George Harvey’s Speech
Presented at the Centennial Celebration of the Peacham Library, August 1910
A hundred years is a short time in the history of the world. And yet much has happened in the century that has elapsed since the Juvenile Library was founded. Our country was then about to engage in a second war with Great Britain. . . . Followed other wars, some now, like those with Tripoli and Algiers, all but forgotten. Came finally the inevitable civil strife which knitted irrevocably the bonds of union and incidentally freed the slaves. . . . It is interesting to note that while the population of the United States has increased from six millions to ninety millions since the Juvenile Library was organized, the residents of Peacham are actually fewer in number. . . . New England townships have constituted the seed-ground of the Nation. The great West has become the granary. . . . And Peacham has done its full share in supplying brain and brawn for the development of the whole. . . . In connection with this celebration, thoughts revert naturally to one resolute personality – Thad Stevens. To him belongs the credit, not, of course, of founding the library, but clearly of rejuvenating it. His bequest . . . imbued it with new life, awakened fresh interest among the people, and continues to this day a primary source of supply. Sixty dollars a year seems little, but already the aggregate has reached nearly three thousand dollars, and the period of beneficence has hardly begun.
…Thad Stevens made his bequest in loving memory of his mother. …Her husband was a shiftless cobbler and disappeared from his home in Danville about 1812, leaving his widow penniless and his children destitute. Of the sons, Thaddeus was the puny one. Consequently, as the custom was… he was marked for a collegiate career. With that purpose in mind his mother moved from Danville to Peacham.
…God knows we never can repay the debt of a child to his mother. …But we may upon occasion like this fittingly bear testimony to our appreciation of that which we owe by inheritance to the mother town and the mother State. …the truth is that the record of Vermont as a resolute champion of individual freedom, as a true interpreter of our fundamental law, as a defender of religious faith, as an unselfish but independent and uncompromising commonwealth of liberty-loving patriots, is…unmatched by any other State in the Union. That sounds like an exaggerated statement … It is really no more or less than a proposition of plain fact capable of easy and conclusive demonstration…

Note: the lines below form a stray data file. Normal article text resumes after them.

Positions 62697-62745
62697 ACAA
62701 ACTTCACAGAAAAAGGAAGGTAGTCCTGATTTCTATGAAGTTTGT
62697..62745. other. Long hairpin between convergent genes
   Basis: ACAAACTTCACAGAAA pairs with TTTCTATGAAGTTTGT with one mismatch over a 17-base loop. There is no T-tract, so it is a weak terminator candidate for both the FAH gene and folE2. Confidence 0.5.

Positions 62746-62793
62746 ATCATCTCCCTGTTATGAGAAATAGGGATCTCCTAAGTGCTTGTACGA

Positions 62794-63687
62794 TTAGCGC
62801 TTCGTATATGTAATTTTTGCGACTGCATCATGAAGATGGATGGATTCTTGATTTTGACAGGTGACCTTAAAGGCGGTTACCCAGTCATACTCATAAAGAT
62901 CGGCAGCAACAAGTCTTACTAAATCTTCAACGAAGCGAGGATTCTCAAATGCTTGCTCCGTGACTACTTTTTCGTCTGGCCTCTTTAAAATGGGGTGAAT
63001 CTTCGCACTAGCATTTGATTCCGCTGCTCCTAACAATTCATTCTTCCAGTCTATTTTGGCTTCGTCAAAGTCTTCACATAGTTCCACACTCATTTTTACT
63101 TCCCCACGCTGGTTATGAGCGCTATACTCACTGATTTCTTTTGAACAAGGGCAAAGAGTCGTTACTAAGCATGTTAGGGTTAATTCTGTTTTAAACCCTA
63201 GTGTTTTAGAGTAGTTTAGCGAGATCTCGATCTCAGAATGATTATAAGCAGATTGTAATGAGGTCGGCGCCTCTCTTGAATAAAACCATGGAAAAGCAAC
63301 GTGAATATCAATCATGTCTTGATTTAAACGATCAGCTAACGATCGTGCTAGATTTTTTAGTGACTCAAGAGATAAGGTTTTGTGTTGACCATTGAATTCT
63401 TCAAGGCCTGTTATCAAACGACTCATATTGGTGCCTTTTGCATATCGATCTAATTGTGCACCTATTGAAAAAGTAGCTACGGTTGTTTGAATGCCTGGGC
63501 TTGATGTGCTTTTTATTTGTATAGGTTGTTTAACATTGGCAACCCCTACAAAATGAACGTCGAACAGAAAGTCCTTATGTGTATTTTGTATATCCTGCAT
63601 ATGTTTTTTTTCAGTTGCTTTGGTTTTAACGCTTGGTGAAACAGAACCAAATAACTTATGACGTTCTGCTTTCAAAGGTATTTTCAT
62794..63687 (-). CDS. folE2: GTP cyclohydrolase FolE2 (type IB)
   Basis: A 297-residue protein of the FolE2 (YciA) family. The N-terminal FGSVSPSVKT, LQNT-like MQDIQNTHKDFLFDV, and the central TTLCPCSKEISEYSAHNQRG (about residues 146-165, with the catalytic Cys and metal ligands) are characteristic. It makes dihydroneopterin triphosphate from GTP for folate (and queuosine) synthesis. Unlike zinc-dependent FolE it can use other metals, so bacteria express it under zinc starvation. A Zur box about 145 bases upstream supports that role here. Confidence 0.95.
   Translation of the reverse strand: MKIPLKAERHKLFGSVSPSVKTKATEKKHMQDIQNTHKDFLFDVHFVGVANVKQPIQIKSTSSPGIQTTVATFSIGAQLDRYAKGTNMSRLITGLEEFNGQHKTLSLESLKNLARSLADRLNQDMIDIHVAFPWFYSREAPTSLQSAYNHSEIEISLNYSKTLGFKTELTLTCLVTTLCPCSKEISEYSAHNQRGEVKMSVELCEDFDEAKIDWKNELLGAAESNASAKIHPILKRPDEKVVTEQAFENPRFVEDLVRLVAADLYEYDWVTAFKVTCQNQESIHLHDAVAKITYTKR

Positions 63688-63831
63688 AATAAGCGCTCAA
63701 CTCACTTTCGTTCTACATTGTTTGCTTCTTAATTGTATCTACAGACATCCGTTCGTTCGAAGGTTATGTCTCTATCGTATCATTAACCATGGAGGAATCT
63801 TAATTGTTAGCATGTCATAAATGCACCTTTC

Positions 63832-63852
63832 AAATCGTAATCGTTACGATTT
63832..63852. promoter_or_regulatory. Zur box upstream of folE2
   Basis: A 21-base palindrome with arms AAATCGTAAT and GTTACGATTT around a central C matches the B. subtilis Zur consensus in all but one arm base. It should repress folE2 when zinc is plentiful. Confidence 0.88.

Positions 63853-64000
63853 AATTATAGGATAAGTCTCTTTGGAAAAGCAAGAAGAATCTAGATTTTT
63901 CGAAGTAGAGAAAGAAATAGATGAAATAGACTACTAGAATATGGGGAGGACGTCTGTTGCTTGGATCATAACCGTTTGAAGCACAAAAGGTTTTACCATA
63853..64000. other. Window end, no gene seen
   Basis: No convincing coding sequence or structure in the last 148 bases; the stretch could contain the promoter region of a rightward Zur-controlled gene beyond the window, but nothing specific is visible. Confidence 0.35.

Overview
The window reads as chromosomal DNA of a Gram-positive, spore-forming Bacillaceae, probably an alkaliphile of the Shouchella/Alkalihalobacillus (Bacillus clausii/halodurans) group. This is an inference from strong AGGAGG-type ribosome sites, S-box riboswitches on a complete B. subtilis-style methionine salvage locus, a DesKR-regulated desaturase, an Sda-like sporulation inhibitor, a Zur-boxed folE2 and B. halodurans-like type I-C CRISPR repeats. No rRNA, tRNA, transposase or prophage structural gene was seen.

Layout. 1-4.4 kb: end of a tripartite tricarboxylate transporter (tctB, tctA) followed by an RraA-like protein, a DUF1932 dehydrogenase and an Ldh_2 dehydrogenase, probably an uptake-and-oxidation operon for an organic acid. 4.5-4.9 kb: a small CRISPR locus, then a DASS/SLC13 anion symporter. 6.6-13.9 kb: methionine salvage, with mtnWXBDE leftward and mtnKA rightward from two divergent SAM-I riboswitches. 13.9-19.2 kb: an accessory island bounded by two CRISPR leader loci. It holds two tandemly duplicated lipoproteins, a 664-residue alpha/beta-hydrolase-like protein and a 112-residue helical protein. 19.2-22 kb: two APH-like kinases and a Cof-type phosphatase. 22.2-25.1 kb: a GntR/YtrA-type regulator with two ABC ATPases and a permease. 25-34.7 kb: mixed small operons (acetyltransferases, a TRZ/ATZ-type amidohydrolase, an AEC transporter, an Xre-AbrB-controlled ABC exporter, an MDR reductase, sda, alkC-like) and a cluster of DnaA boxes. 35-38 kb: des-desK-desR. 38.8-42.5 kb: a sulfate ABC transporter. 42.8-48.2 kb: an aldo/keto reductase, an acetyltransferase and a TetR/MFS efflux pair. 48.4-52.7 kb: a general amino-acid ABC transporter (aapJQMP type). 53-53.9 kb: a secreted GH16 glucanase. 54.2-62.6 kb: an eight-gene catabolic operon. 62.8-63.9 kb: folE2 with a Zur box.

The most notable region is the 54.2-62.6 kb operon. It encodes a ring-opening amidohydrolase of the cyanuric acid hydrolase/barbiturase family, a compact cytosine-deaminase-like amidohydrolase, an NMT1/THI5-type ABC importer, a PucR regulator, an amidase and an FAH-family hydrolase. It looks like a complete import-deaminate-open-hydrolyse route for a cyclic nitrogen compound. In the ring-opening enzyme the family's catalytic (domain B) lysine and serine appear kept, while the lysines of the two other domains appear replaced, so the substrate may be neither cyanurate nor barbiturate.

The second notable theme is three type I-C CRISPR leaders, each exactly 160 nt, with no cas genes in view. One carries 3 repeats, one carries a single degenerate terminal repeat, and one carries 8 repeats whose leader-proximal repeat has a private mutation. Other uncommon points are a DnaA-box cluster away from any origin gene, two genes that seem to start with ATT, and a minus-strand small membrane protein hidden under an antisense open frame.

Vermont stood unrecognized, even unnamed, in those dark days preceding the Revolution. …The story of Vermont during the succeeding fourteen years is the most fascinating ever written of any State. Surely history does not record an act more audacious than that of those determined men who not only set themselves up as a free and independent republic, but successfully maintained the integrity of their government against Congress, New York, and Canada by force of arms. …How can we account for the sagacity manifested by those untutored men who wrote into their fundamental law an eternal edict against human slavery? Nowhere else upon this continent had such a statute been enacted or even suggested. To Vermont, not as a vassal of Great Britain, not as a part of the United States, but as an independent republic, fell the honor and the glory of lighting the torch of universal liberty.
When the first test of the new government took place over the great question which subsequently plunged the Nation into civil war, whence came the clear note of liberty and union blended and indivisible? …We can even now feel the indignation of our forebears when their representative in Congress was arrested, tried, convicted, fined, imprisoned for violating the hateful Sedition Act. We can sympathize with the spirit which induced them to re-elect Matthew Lyon while he was still serving his term in prison. . . . We can revel in the picture of that long line of sleighs stretching along the Great Otter all the way from Vergennes to Middlebury as an escort for the released patriot. All this and all else that they could do within the law to show their resentment they did, but no more.
…How fitting it was that, three years later when a Congress had been elected to repeal the obnoxious statute and the choice of a President devolved upon the House of Representatives, Vermont was enabled to make that repeal certain by casting the one deciding vote that sent Thomas Jefferson to the White House instead of Aaron Burr.
… Pitiable, indeed, must be the spirit of one not proud to own such a town as his mother town and such a commonwealth as his mother State. Seated high among the beautiful hills, she still keeps alight the torch of liberty under the law.
True as steel to the Union she has proven. …But it is not without a thrill of exultation that we realize that the flag under which we sit to-night is … the flag of the free and independent Republic of Vermont, adopted by the same convention that abolished slavery, the first flag made in all the world that guaranteed universal freedom, the flag that was maintained for thirteen long years against odds that might have dismayed the heroes of Sparta, the flag untarnished, its blue and gold as pure as the gleaming snow which soon will rest lovingly upon the verdant hills, the fruitful meadows and the little churchyards about which there cluster memories so precious and so sacred that, like the storied Zion to the Hebrew singer of old, “her very dust to us is dear.”